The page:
“This Is Divorce At…” is a HuffPost Divorce series delving into divorce at every stage of life. Want to share your experience of divorcing at a certain age? Email us at email@example.com or tweet @HuffPost Divorce
Below, Aimee Vlachos, a single mom who split from her husband a little over a year ago, shares what it’s like to be a divorce thirtysomething.
I like to think of myself as a highly functioning crier. Although I have spent most of the past few months crying off and on at random times, I always seem to do it while in the midst of something else. I have learned to wear my sunglasses while running just in case a particular song on my iPod sets me off again. It sometimes hits me when I am driving home from work or cooking dinner.
A little over a year ago, after my 35th birthday, I moved out of the house my husband and I bought right after our wedding. My son and I moved into a small rental down the road with what little furniture and possessions I had. My 10-year relationship had been filled with dysfunction and unhappiness. But it wasn’t the discovery of the hidden bank account, the fling with the college girlfriend (reconnected thanks to Facebook), or the separate bedrooms that led to me leaving my entire life behind. It was the day that my 2-year-old son asked me to hug daddy the way that I hugged him, when I realized that I had to go — we had to go. Our dysfunctional relationship was now affecting the most important person to me, our son.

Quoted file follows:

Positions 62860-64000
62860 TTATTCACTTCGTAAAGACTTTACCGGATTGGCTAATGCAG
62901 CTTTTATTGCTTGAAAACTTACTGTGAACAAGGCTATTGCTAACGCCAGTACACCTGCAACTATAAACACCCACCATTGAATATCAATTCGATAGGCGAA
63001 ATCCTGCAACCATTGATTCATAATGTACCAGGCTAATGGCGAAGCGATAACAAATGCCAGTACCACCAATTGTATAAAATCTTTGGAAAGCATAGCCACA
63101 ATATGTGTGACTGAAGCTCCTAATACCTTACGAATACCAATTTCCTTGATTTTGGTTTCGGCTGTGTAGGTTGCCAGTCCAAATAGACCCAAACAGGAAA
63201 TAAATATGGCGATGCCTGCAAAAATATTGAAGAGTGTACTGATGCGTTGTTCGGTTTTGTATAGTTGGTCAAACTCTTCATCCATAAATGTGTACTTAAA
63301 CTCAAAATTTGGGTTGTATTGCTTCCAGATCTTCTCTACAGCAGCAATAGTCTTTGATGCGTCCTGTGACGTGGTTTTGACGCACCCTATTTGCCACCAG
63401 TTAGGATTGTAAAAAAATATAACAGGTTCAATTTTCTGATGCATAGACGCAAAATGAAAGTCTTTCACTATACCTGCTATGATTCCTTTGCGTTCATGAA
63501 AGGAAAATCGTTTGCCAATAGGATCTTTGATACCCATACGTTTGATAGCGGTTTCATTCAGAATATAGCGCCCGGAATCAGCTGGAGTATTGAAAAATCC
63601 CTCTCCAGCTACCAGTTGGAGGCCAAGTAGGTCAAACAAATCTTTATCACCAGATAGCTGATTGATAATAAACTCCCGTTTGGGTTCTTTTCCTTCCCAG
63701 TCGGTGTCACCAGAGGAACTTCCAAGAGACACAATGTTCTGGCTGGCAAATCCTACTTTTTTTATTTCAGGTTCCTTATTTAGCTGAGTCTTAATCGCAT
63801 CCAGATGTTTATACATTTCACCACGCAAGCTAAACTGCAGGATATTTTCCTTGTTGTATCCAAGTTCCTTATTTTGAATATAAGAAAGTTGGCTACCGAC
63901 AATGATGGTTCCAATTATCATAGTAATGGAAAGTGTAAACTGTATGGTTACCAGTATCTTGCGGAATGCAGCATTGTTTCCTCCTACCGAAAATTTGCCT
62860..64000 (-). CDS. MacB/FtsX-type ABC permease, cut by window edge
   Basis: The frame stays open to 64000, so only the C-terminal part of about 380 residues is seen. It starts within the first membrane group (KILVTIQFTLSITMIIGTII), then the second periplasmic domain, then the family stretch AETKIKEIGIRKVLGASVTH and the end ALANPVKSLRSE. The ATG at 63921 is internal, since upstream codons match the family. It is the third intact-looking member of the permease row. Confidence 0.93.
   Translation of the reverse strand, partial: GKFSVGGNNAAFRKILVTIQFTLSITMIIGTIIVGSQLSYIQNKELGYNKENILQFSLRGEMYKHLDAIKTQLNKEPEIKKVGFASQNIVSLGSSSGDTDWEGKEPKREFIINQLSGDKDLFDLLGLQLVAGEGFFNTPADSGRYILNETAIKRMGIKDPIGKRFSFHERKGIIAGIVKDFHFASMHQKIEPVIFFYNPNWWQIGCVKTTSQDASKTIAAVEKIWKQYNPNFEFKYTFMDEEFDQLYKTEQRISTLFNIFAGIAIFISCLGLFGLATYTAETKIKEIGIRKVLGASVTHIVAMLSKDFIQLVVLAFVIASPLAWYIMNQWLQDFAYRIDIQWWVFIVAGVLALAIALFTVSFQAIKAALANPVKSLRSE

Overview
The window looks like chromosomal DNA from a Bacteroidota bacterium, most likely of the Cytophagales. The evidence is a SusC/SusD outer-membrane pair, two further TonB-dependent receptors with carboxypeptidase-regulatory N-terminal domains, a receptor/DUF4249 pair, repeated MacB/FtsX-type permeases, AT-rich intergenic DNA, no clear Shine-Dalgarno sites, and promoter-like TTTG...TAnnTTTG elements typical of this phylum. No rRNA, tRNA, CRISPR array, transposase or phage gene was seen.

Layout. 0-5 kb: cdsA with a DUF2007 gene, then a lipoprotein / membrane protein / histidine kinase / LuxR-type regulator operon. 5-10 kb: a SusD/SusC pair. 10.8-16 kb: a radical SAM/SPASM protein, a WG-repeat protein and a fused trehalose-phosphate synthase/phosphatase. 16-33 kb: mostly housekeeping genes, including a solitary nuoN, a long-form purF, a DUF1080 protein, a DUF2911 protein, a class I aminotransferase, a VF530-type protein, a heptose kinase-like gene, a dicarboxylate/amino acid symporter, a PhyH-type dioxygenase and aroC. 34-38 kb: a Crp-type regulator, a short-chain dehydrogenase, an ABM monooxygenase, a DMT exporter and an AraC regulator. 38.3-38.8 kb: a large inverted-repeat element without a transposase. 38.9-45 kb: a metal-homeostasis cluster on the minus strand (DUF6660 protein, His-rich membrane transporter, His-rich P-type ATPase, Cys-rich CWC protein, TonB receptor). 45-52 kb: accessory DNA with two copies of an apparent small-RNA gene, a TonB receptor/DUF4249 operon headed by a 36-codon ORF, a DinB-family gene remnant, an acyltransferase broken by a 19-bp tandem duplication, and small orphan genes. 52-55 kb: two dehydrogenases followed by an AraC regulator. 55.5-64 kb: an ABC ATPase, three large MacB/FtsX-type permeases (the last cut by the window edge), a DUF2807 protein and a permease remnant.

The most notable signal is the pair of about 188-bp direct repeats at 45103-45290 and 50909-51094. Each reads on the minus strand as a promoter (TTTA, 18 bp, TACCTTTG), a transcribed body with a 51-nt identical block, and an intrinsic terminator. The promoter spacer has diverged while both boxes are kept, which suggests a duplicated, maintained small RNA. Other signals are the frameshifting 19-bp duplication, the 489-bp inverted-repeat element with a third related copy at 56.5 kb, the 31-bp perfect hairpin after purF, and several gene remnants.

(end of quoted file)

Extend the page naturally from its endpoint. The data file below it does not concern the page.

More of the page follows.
The funny thing is, my son was the reason I had stayed for so long. As a child of divorce, the last thing I wanted to do was repeat the pattern with my son. I was willing to stay in an unhealthy relationship just so my son could have mommy and daddy in the same house. I thought that I could pretend that we were a happy family and he would believe it. I forgot how intuitive children are, how observant. I knew I had to leave in order to show him what two happy parents look like, and in our case, it was apart.
Going through a divorce in my thirties is something I never thought I would have to experience. I felt like a pariah in my small seaside town. I was the first divorcé at my son’s preschool and suddenly moms were cancelling play-dates and not letting their kids come over to my new house. All of our couple friends from the marriage deserted me and began taking turns bringing dinners to the man I had left.
Divorce is hard, no one can argue that. But going through divorce in your thirties adds a whole new level of conflicting emotions. You feel guilty going out on a Saturday night with your newfound single friends and having a good time. You go on a date and run into parents from your son’s playgroup. It really has taken me a year to feel OK with my decision and to try to stop worrying about what others think about me and the choices I’ve made. After all, this is my life, not theirs, and I deserve to be happy. Life does not end at 36, it only gets better.